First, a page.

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Do Invertebrates Have Feelings?

Denyse O'Leary
Photo: A large brown mantis, via Wikimedia Commons.

People did not ask this question about invertebrates like bees and snails fifty years ago:

Decades ago, scientists and lawmakers had all but reached a consensus that invertebrates could not feel pain, let alone other emotions like joy or fear. Recently, however, evidence is mounting that invertebrates are more than just reflexive beings. Experiments in bees, crabs, and octopuses show that some invertebrate animals can learn from painful experiences, have positive and negative emotion-like states, and might even experience a range of other emotions beyond pain and pleasure. But not all scientists agree that invertebrates feel anything analogous to vertebrate — much less human — emotion.


Assessing the evidence is tricky. In recent years, we have discovered that some invertebrates — octopuses, squid, and cuttlefish, for example — are much more intelligent than we used to think. That’s also true to some extent of lobsters and crabs. But they are special cases. Many other invertebrates, like clams, show little sign of cognitive awareness.

As Mesa goes on to note, it is hard to tell without skilful research. Many invertebrates do not have “faces” and their brains are organized very differently from ours. And, bluntly put, some invertebrate behavior does not point in the direction of much sentience. As she observes, “Locusts continue to chew leaves as they’re being consumed by predators, and many insects don’t limp in response to injury.” Then there’s the praying mantis:

Animal Algorithms

Eric Cassell, author of Animal Algorithms (2021), and entomologist Deborah M. Gordon describe the behavior of insects like ants as algorithmic, like that of a computer — which means that they probably aren’t “feeling” anything.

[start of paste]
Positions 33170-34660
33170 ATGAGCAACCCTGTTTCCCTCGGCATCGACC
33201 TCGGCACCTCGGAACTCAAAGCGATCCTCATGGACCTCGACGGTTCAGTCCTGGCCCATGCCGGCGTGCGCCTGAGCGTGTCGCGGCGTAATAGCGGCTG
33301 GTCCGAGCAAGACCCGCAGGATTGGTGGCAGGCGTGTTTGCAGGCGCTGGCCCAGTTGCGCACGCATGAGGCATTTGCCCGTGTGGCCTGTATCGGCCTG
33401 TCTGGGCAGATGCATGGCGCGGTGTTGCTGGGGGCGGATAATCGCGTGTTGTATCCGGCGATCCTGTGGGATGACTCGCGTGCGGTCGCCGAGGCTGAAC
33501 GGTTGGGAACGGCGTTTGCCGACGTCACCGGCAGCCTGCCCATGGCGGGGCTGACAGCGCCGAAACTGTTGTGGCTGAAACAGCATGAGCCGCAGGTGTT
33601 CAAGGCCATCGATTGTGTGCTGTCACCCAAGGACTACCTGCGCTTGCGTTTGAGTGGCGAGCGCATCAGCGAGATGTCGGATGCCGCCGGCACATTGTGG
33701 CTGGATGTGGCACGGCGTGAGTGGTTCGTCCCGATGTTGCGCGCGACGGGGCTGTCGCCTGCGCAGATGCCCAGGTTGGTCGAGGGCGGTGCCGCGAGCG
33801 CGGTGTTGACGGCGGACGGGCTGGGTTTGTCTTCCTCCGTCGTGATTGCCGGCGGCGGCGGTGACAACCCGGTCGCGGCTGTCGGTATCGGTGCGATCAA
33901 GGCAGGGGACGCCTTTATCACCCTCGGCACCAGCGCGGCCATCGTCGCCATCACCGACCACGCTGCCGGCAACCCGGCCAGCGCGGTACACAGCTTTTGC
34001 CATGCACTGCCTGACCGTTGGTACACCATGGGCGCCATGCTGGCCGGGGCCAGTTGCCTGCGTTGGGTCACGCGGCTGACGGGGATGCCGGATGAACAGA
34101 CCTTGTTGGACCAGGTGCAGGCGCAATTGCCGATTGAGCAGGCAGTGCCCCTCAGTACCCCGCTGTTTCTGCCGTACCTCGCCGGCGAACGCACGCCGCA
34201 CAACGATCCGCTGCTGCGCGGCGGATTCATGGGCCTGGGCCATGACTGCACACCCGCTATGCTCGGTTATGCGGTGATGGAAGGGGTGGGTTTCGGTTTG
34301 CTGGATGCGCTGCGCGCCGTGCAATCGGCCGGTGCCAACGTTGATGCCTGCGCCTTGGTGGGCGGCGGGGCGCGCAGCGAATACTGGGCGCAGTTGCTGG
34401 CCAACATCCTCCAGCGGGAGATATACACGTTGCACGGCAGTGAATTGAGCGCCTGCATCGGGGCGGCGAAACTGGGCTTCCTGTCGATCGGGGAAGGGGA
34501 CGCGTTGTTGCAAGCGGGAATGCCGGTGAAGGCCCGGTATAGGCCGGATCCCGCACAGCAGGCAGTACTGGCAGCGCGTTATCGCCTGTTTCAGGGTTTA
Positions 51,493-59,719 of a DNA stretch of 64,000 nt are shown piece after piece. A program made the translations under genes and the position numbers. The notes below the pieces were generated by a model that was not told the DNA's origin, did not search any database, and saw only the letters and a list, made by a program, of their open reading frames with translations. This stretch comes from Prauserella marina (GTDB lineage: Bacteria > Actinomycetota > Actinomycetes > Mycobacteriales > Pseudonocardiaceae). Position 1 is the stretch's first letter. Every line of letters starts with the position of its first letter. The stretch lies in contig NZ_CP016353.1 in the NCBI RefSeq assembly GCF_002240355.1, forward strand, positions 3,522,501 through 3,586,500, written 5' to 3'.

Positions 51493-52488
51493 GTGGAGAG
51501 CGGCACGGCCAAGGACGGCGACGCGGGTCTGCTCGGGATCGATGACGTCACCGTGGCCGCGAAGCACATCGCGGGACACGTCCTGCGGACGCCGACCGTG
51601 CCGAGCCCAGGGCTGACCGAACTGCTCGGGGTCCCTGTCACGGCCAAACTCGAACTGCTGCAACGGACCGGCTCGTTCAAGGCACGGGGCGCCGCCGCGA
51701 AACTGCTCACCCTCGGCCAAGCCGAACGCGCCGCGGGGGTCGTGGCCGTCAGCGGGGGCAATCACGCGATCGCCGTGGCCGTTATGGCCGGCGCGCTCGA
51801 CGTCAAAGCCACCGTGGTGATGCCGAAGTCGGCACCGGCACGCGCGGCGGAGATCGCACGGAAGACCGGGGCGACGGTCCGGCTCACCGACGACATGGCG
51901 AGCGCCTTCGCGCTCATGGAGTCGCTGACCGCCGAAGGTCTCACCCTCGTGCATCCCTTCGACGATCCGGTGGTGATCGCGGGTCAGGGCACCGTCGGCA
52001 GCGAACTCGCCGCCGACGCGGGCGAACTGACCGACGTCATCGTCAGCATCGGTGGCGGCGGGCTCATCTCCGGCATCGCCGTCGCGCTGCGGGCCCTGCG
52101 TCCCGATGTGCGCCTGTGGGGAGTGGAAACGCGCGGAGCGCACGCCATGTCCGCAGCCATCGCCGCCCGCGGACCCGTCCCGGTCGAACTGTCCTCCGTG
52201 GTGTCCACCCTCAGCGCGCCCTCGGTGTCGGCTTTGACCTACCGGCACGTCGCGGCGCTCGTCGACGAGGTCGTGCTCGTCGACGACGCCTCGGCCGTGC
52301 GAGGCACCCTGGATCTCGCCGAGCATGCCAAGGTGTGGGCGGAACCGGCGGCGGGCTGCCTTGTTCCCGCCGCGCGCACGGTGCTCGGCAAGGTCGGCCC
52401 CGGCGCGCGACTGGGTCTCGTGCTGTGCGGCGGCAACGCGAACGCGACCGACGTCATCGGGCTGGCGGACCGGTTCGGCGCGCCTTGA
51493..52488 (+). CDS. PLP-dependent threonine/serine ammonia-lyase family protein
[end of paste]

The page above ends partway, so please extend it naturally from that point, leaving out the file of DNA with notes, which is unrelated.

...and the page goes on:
Other researchers also remain skeptical about pain in insects — and crustaceans:

Karen Mesce, a neuroscientist at the University of Minnesota, points out that crustaceans — like insects — lack the nervous system structures that allow humans and vertebrates to feel pain. In humans, pain and fear are processed in the amygdala and the limbic cortex, which the brains of crustaceans and insects lack. Human brains “have these special structures so that we can recall a heightened sense of whether things are good and bad,” she says.


Of course, it may turn out that some of the smarter invertebrates have equivalent — though not similar — structures to ours. At any rate, most researchers will concede pain in otherwise clearly intelligent cephalopods (octopuses, squid, and cuttlefish), if not insects:

The research question is really a bid for more humane treatment of intelligent invertebrates in industry. 

Read the rest at Mind Matters News, published by Discovery Institute’s Bradley Center for Natural and Artificial Intelligence.